Depressive symptoms among caregivers of colorectal cancer patients during the first year since diagnosis: A longitudinal investigation

Youngmee Kim, Charles S. Carver, Caio Rocha-Lima, Kelly M. Shaffer

Research output: Contribution to journalArticle

21 Scopus citations

Abstract

Objective Few studies have examined prospectively and longitudinally depressive symptoms of family caregivers who provide care to colorectal cancer patients, and fewer have addressed ethnic minorities in this regard. This study investigated the relations of social support and caregiving stress with caregivers' depressive symptoms during the first year since the relative's diagnosis, as well as the role of ethnicity in such relations. Methods Seventy-nine caregivers provided complete data at 2 months (T1), 6 months (T2), and 12 months (T3) after their relative's cancer diagnosis. Demographics and caregiving experiences were measured at T1. Depressive symptoms were assessed at T1 through T3. Results Greater caregiving stress and lack of social support were significant predictors of greater depressive symptoms. The adverse effect of caregiving stress was more pronounced among African American caregivers, whereas the beneficial effect of social support was more pronounced among White caregivers. Conclusions The findings highlight the importance of both caregiving stress and lack of social support early in caregivership. Findings also suggest that caregivers may benefit from programs tailored for their ethnicity.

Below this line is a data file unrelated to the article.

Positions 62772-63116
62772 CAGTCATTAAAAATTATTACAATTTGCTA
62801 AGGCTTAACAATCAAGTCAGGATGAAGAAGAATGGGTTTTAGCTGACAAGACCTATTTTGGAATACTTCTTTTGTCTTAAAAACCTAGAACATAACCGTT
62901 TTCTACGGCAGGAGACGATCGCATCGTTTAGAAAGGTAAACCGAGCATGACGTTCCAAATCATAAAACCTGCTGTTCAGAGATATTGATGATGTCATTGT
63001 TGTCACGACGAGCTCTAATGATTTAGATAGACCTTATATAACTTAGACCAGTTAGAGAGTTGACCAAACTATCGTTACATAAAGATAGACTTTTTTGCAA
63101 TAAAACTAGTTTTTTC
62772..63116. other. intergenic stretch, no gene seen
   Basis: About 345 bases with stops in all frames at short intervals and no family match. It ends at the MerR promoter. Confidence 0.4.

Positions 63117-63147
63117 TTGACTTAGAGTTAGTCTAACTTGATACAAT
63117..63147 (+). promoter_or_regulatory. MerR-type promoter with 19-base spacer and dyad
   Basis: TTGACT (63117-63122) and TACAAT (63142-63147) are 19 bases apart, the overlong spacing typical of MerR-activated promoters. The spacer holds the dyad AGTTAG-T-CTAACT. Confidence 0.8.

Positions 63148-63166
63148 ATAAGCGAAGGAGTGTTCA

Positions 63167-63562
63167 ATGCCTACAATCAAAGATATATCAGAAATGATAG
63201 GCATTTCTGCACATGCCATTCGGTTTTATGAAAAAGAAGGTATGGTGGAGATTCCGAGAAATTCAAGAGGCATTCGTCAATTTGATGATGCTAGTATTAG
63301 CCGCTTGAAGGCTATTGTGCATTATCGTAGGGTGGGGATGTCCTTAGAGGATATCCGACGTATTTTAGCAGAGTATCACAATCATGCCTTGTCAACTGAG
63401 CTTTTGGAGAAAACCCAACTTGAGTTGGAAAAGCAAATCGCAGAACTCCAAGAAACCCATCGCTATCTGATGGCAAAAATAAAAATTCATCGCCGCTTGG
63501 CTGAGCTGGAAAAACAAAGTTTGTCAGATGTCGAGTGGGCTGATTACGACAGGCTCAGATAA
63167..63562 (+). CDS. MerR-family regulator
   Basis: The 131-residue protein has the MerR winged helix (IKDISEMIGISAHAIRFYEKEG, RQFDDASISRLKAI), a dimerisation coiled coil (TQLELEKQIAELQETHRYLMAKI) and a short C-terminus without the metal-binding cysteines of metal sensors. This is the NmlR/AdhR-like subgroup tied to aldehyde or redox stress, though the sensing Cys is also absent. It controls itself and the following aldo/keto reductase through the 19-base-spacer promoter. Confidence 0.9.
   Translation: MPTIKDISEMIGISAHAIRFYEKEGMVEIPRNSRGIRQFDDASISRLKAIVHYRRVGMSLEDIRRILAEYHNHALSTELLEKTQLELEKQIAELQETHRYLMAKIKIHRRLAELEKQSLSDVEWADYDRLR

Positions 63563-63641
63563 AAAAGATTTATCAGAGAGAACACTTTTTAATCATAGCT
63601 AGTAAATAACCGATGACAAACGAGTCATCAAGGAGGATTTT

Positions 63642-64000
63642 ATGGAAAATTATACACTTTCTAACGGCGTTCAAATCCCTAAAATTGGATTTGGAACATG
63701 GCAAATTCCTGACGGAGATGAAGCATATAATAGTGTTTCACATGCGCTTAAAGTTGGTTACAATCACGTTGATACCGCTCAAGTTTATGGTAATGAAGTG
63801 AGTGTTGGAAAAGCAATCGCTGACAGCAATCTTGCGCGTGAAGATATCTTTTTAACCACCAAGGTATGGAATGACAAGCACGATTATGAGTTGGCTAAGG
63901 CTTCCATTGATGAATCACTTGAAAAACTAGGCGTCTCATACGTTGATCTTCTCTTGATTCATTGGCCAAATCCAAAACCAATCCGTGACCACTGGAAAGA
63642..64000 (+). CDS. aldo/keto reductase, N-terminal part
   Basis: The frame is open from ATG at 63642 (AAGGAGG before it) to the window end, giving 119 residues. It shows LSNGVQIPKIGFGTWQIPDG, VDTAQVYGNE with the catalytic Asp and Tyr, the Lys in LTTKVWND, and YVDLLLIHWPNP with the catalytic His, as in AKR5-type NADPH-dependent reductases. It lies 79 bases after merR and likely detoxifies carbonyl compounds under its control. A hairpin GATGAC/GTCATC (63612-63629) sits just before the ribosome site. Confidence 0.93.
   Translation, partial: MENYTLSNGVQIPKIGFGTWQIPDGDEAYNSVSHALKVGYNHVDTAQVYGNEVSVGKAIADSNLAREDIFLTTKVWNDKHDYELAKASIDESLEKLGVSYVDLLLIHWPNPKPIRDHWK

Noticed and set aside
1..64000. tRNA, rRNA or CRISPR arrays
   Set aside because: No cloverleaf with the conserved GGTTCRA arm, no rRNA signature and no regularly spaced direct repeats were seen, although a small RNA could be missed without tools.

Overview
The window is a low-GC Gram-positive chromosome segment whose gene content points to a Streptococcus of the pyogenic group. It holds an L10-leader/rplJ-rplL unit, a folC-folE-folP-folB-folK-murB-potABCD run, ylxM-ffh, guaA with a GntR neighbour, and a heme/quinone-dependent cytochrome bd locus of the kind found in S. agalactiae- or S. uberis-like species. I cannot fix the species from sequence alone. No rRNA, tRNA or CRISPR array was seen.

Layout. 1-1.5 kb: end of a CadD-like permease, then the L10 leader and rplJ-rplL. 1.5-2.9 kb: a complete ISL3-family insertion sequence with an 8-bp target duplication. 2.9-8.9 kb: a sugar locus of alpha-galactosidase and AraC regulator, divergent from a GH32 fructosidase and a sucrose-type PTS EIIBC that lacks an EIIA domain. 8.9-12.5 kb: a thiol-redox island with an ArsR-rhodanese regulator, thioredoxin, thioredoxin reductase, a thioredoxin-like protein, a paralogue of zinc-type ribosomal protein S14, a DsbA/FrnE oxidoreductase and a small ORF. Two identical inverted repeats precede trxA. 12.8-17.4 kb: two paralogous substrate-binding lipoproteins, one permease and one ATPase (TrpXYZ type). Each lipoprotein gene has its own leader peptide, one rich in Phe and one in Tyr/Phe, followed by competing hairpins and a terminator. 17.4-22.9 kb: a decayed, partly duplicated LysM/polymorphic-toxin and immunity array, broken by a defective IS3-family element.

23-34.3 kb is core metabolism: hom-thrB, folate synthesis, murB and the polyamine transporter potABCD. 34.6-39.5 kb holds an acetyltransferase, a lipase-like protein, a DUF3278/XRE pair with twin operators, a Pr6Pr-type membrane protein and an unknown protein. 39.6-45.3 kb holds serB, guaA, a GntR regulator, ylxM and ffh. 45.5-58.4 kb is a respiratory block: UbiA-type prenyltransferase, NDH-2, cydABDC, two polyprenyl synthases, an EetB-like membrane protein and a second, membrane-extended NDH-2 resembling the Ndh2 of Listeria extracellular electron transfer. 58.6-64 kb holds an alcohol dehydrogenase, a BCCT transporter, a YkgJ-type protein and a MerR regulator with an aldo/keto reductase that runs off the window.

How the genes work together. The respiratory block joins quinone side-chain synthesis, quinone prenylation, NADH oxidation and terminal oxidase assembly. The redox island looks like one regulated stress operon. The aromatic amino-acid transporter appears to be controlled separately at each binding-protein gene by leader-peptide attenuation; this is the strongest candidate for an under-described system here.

Original languageEnglish (US)
Pages (from-to)362-367
Number of pages6
JournalPsycho-Oncology
Volume22
Issue number2
DOIs
StatePublished - Feb 1 2013

Keywords

  • cancer caregivers
  • caregiving stress
  • depressive symptoms
  • ethnicity
  • social support

ASJC Scopus subject areas

  • Oncology
  • Psychiatry and Mental health
  • Experimental and Cognitive Psychology

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